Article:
Tech Industry

At last, Mt. Gox users can file claims for lost bitcoins

More than a year ago, the massive bitcoin exchange collapsed. Now users will have a chance to file a claim in hopes of getting their cash back.

Some people will get at least a portion of their lost investments back. Bitcoin

More than a year after Mt. Gox, once the largest bitcoin exchange in the world, collapsed, former users will have the opportunity to file a claim in hopes of getting their lost cash back.

Mt. Gox bankruptcy trustee Nobuaki Kobayashi said on Wednesday that Mt. Gox users will now be able to file a claim via two online portals. Those who don't have access to the Web or don't have access to the e-mail accounts they previously used on Mt. Gox can also file their claims offline.

Last year, the Japan-based Mt. Gox collapsed after the company revealed that 850,000 bitcoins, worth more than $400 million, had been stolen by hackers. The service, which allowed users to trade in bitcoins, was left insolvent and its executives sought bankruptcy protection. Users who had entrusted their bitcoins to the exchange were out the cash they invested in the crypto-currency.

Since Mt. Gox was granted bankruptcy protection and a trustee was appointed to help affected users, creditors have been lining up to get at least some of their cash back. Meanwhile, the currency continued on in other exchanges, like Coinbase and BitPay.

Bitcoin has gained notoriety in both the tech and finance worlds because it can be used to buy stuff anonymously, without having to go through banks. That means no transaction or credit card fees. And because bitcoins aren't tied to any country or subject to any regulations, international purchases are both easy and cheap. Some people also view bitcoins as an investment, buying them in the hope they will rise in value -- much like gold or silver.

Last week, a Tokyo-based security firm focused on bitcoins, named WizSec, released the results of an investigation into Mt. Gox. The company found that while Mt. Gox collapsed in early 2014 and it was previously believed that the timing of the hack occurred around that time, the cryptocurrency was slowly being siphoned from Mt. Gox as far back as 2011.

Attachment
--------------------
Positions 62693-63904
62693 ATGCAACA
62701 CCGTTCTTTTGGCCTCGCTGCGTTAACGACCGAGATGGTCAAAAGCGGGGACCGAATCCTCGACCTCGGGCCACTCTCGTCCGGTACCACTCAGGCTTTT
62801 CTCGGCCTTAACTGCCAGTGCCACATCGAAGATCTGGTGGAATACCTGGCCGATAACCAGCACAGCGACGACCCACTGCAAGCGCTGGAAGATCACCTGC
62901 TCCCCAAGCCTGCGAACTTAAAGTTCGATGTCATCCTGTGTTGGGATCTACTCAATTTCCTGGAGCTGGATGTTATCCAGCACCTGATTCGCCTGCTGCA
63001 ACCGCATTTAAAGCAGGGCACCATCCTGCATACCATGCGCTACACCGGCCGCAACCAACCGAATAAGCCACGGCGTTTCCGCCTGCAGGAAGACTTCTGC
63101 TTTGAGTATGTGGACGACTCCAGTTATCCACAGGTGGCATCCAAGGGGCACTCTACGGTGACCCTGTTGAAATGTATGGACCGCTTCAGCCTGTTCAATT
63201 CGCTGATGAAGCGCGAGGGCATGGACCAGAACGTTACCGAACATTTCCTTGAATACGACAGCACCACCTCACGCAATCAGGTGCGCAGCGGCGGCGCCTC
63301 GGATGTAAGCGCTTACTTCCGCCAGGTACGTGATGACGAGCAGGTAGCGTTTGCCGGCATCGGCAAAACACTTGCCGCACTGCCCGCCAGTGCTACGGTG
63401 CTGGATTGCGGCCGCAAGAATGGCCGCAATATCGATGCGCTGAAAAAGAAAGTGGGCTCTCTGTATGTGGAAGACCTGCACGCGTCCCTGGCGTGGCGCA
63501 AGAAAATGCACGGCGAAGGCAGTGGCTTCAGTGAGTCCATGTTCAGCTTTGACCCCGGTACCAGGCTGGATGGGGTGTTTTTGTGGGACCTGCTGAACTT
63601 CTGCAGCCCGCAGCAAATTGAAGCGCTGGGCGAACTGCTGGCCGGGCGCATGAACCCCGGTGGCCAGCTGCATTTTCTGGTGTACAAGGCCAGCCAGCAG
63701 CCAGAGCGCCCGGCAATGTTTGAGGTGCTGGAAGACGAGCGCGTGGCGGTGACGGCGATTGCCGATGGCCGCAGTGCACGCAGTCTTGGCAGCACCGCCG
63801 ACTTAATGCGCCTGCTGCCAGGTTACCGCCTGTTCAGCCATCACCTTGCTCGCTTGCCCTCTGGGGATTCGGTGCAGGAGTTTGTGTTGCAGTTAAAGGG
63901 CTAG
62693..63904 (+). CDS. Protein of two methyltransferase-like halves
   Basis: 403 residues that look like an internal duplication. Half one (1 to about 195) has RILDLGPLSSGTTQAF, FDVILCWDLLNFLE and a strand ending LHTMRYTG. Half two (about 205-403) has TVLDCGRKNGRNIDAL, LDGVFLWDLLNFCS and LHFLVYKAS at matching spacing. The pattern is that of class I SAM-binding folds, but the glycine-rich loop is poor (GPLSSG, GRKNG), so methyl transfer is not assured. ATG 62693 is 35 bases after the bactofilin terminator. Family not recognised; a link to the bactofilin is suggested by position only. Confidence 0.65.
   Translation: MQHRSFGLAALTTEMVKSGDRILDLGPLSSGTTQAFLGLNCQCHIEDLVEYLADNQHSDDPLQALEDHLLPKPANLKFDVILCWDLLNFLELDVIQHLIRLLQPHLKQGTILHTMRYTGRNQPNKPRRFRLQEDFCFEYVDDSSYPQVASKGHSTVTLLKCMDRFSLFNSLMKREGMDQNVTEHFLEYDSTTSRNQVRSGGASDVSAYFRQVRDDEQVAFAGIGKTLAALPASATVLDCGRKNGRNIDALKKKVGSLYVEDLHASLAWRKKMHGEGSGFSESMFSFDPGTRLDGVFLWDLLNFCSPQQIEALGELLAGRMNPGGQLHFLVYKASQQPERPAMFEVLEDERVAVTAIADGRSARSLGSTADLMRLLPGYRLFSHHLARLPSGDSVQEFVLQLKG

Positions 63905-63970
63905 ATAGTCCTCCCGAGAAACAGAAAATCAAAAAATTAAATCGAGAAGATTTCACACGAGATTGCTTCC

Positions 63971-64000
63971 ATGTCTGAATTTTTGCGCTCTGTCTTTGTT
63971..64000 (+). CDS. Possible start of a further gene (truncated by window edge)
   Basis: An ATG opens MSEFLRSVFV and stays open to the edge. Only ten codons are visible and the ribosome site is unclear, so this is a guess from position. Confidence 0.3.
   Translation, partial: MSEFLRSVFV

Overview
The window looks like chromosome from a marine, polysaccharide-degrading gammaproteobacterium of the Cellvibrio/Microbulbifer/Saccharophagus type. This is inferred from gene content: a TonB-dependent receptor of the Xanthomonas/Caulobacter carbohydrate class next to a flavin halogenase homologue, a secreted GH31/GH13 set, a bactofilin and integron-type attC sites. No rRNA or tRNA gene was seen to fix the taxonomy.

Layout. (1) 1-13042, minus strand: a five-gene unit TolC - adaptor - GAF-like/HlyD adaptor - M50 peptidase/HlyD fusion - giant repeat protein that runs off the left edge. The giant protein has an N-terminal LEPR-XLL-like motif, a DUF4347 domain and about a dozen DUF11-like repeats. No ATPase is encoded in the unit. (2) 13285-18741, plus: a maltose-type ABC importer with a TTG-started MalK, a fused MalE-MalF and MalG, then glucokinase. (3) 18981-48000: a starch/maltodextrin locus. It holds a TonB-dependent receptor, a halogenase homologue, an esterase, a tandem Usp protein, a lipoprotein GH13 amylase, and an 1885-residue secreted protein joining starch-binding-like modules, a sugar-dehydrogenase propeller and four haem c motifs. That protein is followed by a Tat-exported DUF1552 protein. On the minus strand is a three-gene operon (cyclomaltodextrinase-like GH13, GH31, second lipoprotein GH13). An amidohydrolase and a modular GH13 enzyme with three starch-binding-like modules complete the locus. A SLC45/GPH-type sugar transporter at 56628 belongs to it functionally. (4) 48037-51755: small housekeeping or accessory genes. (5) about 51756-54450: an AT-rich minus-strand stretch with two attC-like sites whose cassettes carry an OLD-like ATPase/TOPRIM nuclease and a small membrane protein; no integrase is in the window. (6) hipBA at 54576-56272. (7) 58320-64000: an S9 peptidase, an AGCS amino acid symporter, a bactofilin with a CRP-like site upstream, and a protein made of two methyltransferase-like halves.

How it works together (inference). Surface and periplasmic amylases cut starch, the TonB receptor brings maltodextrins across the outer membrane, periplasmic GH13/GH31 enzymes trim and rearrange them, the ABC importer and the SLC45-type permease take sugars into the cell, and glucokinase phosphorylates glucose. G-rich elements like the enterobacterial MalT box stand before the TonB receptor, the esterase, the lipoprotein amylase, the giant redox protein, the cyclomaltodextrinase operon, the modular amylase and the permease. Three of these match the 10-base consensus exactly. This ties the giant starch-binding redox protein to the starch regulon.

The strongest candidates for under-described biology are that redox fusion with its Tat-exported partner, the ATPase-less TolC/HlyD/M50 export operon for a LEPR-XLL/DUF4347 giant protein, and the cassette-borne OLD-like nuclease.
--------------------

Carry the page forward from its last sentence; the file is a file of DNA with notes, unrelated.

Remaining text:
The findings compounded concerns over whether the executives running the exchange, including CEO Mark Karpeles, had done enough to secure and properly monitor the service. Karpeles was asked last year to travel to Dallas to answer questions on the Mt. Gox collapse, but he refused, saying through his attorneys that he was "not willing to travel to the US."

To facilitate the onslaught of claims made against Mt. Gox, Kobayashi has enlisted the help of another exchange, Kraken. That company will also offer a claims page where people will be able to submit their claims and, if approved, get back bitcoins deposited into a Kraken account. Kobayashi is currently working with Tokyo authorities to determine whether his office will give bitcoins or cash to those who file claims offline or through the Mt. Gox claims system.

Regardless, those hoping to get all of their investments back shouldn't hold their breath. According to the bankruptcy filings, claims will be calculated at a rate of $483 per bitcoin owned at the time of the Mt. Gox collapse. That figure is above the current exchange rate of $237.69 but far below the $700 to $800 range the currency was trading at near to the time of the Mt. Gox collapse.

Former Mt. Gox users hoping to get at least some of their cash back will need to file their claims by the May 29 deadline. Kobayashi and his team will decide which would-be creditors will qualify for reimbursement by September 9. At that time, the trustee will also set the amount each approved claimant will recuperate.